Bay Area Adventures After Dark


DIABLO MAGAZINE: May, 2022

Sunset behind the Golden Gate Bridge

Much has been written about the poetry of a star-studded sky and evening’s enchantment. So why not make the most of our gorgeous twilight hours? When the sun sets and the moon takes its shift as night’s guardian, awesome nocturnal adventures can unfold, especially here in the bay area. From sunset sails to exploring an old civil war fort by lantern light, we’ve compiled a list of our region’s best after-dark adventures—some spooky and all certifiably fun.

BIOLUMINESCENT KAYAKING ON TOMALES BAY

WEST MARIN COUNTY

If you love to paddle, not much can compare with a Blue Waters Kayaking adventure on one of the wild “fingers” of Tomales Bay. This fertile marine sanctuary off of Point Reyes National Seashore gets so dark on moonless nights (the area is applying for the distinction of being a dark-sky reserve) that it creates a phenomenon called bioluminescence, where sparks fly off your paddle when you dip it in the nutrient-rich waters. The flickers of light, which look like fairy dust, are generated by dinoflagellates, living organisms in the water. Think the northern lights—just as elusive—only underneath you.

The entry point is Miller Boat Launch, next to the iconic Nick’s Cove restaurant and cottages in Marshall. High-end double kayaks are provided, along with expert instruction from your guide. The half-hour paddle to “secret” dark coves is just part of the evening’s show. As you glide stealthily toward the setting sun, the sky fills with cormorants descending on treetops on Hog Island. You may even be escorted by a harbor seal or a heron in search of an evening meal. The one thing you won’t find is noise. There’s a serene, zen quality to the journey, where paddlers are surrounded by nature’s magnificence. The adventure costs $174 per person Monday through Thursday and $198 per person Friday through Sunday. For a calendar of three-hour bioluminescent kayaking trips, go to bluewaterskayaking.com.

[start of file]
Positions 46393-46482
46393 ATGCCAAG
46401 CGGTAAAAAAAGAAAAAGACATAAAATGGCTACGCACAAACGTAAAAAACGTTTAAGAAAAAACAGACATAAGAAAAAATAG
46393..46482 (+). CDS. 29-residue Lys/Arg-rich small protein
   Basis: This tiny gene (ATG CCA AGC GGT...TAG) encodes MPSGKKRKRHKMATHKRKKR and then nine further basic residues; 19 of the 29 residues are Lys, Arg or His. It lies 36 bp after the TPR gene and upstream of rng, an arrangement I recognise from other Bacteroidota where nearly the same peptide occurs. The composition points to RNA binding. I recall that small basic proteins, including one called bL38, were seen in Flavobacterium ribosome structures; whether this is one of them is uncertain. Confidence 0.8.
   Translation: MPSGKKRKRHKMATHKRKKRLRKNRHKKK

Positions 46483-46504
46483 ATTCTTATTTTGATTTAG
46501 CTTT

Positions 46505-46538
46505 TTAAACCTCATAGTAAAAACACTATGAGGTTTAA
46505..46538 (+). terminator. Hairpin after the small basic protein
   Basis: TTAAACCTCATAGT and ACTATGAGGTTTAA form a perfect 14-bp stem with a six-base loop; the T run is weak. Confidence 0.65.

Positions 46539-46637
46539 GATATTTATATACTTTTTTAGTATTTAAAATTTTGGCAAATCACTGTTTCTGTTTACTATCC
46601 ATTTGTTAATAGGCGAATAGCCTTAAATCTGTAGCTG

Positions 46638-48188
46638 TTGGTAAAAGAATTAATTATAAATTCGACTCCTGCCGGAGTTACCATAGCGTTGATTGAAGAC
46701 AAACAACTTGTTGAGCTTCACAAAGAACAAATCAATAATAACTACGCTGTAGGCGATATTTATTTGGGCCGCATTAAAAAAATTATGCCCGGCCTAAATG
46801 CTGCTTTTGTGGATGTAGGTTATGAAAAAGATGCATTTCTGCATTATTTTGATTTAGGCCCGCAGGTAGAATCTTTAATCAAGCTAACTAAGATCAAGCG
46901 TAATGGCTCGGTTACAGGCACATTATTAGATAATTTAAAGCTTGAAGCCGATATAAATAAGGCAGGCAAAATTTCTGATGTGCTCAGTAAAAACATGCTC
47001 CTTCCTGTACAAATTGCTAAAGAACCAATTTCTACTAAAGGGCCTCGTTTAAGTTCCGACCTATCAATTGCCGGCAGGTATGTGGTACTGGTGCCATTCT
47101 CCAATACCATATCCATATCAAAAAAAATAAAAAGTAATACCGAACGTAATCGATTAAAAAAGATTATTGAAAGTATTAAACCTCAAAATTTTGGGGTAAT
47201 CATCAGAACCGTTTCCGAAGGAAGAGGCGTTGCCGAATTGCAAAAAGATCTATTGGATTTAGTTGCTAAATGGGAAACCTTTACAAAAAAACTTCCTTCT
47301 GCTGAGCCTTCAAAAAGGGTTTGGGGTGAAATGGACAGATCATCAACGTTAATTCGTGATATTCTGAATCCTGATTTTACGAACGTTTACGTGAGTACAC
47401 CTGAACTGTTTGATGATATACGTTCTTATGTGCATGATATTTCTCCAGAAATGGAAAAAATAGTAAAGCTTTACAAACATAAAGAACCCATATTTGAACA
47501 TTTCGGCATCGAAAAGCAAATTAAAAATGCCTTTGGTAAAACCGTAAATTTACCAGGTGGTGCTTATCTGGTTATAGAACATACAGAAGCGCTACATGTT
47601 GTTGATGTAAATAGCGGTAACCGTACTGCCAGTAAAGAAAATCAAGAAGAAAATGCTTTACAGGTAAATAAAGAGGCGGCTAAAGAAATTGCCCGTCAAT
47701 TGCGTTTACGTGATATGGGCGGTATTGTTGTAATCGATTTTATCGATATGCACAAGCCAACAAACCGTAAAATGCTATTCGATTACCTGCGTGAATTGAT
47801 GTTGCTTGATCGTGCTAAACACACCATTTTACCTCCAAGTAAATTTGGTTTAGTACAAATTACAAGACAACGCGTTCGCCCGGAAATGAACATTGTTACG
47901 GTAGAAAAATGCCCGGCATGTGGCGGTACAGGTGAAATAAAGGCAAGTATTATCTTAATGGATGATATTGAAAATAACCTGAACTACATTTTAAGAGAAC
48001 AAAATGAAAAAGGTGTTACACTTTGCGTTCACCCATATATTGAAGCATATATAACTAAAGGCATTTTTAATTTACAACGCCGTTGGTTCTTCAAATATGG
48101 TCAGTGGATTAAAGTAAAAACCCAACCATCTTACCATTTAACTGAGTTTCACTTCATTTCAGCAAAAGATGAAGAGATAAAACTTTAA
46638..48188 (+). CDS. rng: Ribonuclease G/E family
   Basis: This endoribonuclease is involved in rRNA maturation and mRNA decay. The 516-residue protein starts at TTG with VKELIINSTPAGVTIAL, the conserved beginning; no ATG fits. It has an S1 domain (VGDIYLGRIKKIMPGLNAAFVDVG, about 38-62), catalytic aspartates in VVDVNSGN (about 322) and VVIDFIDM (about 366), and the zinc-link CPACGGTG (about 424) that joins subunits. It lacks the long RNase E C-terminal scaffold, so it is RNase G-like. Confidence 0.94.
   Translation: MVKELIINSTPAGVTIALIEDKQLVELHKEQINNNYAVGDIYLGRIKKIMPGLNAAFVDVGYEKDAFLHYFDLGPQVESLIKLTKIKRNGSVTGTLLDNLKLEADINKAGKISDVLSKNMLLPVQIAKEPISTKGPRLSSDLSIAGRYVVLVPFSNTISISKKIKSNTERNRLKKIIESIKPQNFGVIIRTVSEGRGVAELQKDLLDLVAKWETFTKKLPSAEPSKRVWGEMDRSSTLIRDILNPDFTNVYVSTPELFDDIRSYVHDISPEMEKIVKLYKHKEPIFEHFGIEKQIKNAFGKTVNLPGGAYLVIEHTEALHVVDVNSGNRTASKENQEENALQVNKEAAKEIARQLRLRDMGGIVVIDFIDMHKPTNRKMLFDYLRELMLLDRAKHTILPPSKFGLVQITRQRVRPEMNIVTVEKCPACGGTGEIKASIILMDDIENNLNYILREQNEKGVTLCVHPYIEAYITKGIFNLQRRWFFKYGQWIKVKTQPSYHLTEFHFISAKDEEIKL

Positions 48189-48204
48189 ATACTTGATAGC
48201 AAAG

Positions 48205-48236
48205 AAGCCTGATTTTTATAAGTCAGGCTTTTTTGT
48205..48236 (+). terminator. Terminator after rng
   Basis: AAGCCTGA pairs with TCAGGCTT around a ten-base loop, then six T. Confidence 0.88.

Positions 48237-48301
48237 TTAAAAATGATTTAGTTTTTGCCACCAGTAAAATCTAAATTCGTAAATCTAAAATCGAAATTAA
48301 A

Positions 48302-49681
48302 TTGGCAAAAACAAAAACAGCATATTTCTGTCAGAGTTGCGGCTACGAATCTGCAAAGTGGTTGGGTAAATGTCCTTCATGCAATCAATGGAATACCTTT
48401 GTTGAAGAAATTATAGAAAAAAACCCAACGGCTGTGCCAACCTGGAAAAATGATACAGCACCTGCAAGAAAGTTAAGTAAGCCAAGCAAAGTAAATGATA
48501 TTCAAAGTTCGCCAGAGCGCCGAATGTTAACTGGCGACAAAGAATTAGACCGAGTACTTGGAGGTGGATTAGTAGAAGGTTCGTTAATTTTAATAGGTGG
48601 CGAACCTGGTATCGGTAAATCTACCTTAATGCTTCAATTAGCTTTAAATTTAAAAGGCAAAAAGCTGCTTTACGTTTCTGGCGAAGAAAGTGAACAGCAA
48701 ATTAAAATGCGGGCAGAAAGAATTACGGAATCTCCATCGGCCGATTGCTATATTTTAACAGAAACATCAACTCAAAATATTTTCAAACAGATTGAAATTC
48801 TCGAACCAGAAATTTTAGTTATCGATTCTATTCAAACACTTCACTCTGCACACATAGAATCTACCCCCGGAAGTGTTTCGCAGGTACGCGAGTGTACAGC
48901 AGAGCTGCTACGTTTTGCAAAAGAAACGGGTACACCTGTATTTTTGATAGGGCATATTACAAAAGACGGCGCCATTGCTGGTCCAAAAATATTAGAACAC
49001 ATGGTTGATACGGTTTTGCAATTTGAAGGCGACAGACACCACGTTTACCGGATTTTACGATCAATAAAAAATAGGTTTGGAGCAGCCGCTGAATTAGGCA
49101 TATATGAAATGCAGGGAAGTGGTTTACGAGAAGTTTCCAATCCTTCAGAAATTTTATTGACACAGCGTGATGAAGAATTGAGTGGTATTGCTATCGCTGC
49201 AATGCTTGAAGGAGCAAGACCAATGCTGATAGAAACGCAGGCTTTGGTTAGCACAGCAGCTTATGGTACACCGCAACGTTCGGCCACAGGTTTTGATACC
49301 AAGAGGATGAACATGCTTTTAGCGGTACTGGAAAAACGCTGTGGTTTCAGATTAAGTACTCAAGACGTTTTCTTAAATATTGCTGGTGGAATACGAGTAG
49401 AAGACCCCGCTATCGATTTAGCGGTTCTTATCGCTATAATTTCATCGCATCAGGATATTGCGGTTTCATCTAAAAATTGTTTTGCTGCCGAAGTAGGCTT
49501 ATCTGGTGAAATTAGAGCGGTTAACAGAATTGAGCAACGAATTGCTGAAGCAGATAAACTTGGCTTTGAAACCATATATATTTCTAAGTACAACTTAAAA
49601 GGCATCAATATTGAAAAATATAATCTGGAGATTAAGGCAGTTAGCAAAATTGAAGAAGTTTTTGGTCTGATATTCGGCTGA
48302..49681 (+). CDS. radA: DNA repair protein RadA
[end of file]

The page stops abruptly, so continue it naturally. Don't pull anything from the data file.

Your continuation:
MOONLIGHT SAIL ON THE SCHOONER FREDA B

SAUSALITO

Let’s face it: Few of us can afford a gleaming 80-foot yacht built from mahogany, teak, and white pine. With its gorgeous billowing sails and spit-shined wood railings and deck, the Freda B schooner makes its guests feel like millionaires.

The captain and professional crew handle everything, even offering drinks to adults who want a libation during their sail. Once the yacht leaves its slip in historic downtown Sausalito, it motors quietly across the bay waters to a specific point where the engine is turned off and the boat bobs blissfully in a sea of tranquility.

To the west is the sunset, gorgeously illuminating the Golden Gate Bridge. Each minute a new vista appears—it’s as if Mother Nature and Monet have married their talents to paint the night sky. To the south, there’s the twinkling San Francisco waterfront. The view to the east features the pearls of lights outlining the Bay Bridge, and to the north looms the island of Alcatraz.

The Freda B can carry 49 guests and is co-owned by Marina O’Neill, who named the coastal schooner after her adventurous grandmother, Freda Marie Been. Sunset sails are regularly held on Friday and Saturday evenings; full moon sails take place monthly. The Freda B is also available for private hire. For more information, visit schoonerfredab.com.

FORT POINT CANDLELIGHT TOUR

SAN FRANCISCO

Tucked under the south anchorage of the Golden Gate Bridge, where the sound of crashing waves is punctuated by moaning metal from cars overhead, Fort Point seems haunted. The dark, dank bricks that make up the old Civil War building, once heavily fortified with 102 cannons, now hold tales of the men who were stationed there to watch for an enemy who never came.